Guardians of the Galaxy (PG-13) The funniest Marvel Comics movie so far. Chris Pratt stars as an intergalactic thief who has to team up with a green-skinned assassin (Zoë Saldana), a revenge-minded alien (Dave Bautista), an insanely angry talking raccoon (voiced by Bradley Cooper), and his walking tree sidekick (voiced by Vin Diesel) to stop a blue-skinned overlord (Lee Pace) from doing bad things to the universe. The five main characters make a terrific comedy team, with Pratt anchoring the proceedings well and the raccoon stealing lots of scenes. Director/co-writer James Gunn (Slither) festoons the soundtrack with splendidly cheesy 1970s and ’80s rock anthems. Most superhero movies treat their characters with earnest reverence, and Gunn gleefully throws a pie in the face of it all. Also with Michael Rooker, Karen Gillan, John C. Reilly, Djimon Hounsou, Ophelia Lovibond, Wyatt Oleff, Benicio del Toro, and Glenn Close.
Hercules (PG-13) Not terrible, just tedious. Brett Ratner’s take on the legendary hero tries to balance Dwayne Johnson’s comic tendencies with action scenes that have his titular character alternating between mid-melee yelling and lukewarm inspirational speechifying. After being chased out of Athens for allegedly murdering his family, Hercules and his band of plucky mercenaries clobber waves of enemies with Whedonesque aplomb. Though Ratner’s set designers and costume department make things interesting to look at it, he can’t achieve the imaginative world-building of, say, Conan the Barbarian –– his characters simply aren’t that interesting. Chock-full of clichés, the movie still has cohesive, rollicking action sequences that have the juddering impact of an NFL highlight film. Also with John Hurt, Ian McShane, Joseph Fiennes, Ingrid Bolsø Berdal, Joe Anderson, Reece Ritchie, Peter Mullan, and Rufus Sewell. — Steve Steward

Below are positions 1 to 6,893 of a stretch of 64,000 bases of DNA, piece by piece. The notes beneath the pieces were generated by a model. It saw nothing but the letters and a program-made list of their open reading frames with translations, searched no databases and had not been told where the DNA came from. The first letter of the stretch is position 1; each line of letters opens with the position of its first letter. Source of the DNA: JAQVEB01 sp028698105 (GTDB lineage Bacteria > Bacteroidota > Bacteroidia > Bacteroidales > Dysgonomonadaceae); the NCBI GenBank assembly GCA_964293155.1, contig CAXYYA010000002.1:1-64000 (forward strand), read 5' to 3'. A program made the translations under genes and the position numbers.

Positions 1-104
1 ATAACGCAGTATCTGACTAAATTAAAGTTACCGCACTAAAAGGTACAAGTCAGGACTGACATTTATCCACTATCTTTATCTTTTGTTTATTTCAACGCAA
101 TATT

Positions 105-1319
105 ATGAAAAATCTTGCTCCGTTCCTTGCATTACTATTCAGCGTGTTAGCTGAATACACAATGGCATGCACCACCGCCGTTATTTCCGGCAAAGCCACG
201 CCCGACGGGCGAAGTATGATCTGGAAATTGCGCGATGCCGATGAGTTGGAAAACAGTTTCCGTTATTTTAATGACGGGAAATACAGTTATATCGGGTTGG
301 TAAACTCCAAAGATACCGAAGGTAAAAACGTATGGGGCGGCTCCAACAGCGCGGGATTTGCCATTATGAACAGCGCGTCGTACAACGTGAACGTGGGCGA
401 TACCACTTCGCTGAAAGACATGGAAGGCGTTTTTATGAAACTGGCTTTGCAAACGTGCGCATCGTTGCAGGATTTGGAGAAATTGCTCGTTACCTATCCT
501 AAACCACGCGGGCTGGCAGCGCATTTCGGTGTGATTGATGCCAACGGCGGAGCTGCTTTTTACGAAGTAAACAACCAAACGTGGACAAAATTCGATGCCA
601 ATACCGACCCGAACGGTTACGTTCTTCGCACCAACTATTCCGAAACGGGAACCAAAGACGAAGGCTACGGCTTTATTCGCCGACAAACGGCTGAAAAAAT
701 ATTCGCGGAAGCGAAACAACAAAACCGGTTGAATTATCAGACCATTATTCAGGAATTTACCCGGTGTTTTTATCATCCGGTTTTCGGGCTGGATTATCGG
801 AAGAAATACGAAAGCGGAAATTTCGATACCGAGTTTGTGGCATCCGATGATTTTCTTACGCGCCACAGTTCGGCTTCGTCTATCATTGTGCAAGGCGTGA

The Hundred-Foot Journey (PG) Yet another way-too-tasteful literary adaptation by Lasse Hallström. This one is adapted from Richard Morais’ novel about an Indian patriarch (Om Puri) who opens a family restaurant in the French countryside, incurring the wrath of the traditional chef (Helen Mirren) who owns the Michelin-starred restaurant across the street. One of the few actors who can stand up to Mirren, the sepulchral-voiced Puri walks away with the movie, though Manish Dayal (as Indian restaurant’s cooking savant who’s caught in the middle) does well just to hold his own in such company. All this talent should have come to more. Also with Charlotte Le Bon, Amit Shah, Farzana Dua Elahe, Dillon Mitra, Aria Pandya, Michel Blanc, and Rohan Chand.